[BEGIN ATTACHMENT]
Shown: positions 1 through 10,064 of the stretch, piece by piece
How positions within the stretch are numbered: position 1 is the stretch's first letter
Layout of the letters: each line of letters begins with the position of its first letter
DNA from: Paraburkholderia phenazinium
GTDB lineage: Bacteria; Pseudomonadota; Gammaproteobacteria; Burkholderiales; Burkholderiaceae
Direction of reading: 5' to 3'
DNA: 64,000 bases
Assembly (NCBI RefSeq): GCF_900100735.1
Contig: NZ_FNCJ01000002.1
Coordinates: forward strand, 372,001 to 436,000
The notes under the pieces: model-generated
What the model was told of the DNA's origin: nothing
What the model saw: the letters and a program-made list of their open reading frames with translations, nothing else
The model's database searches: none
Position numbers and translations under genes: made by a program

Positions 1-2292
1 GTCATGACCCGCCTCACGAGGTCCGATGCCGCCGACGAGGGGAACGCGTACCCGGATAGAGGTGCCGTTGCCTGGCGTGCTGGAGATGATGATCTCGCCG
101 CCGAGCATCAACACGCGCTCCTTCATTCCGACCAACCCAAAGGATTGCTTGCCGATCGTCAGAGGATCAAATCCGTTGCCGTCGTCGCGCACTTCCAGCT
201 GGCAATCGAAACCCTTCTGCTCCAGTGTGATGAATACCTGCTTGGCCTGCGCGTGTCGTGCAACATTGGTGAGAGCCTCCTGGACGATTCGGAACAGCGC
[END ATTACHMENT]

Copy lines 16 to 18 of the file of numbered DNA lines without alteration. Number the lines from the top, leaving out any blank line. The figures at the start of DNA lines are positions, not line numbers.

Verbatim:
Positions 1-2292
1 GTCATGACCCGCCTCACGAGGTCCGATGCCGCCGACGAGGGGAACGCGTACCCGGATAGAGGTGCCGTTGCCTGGCGTGCTGGAGATGATGATCTCGCCG
101 CCGAGCATCAACACGCGCTCCTTCATTCCGACCAACCCAAAGGATTGCTTGCCGATCGTCAGAGGATCAAATCCGTTGCCGTCGTCGCGCACTTCCAGCT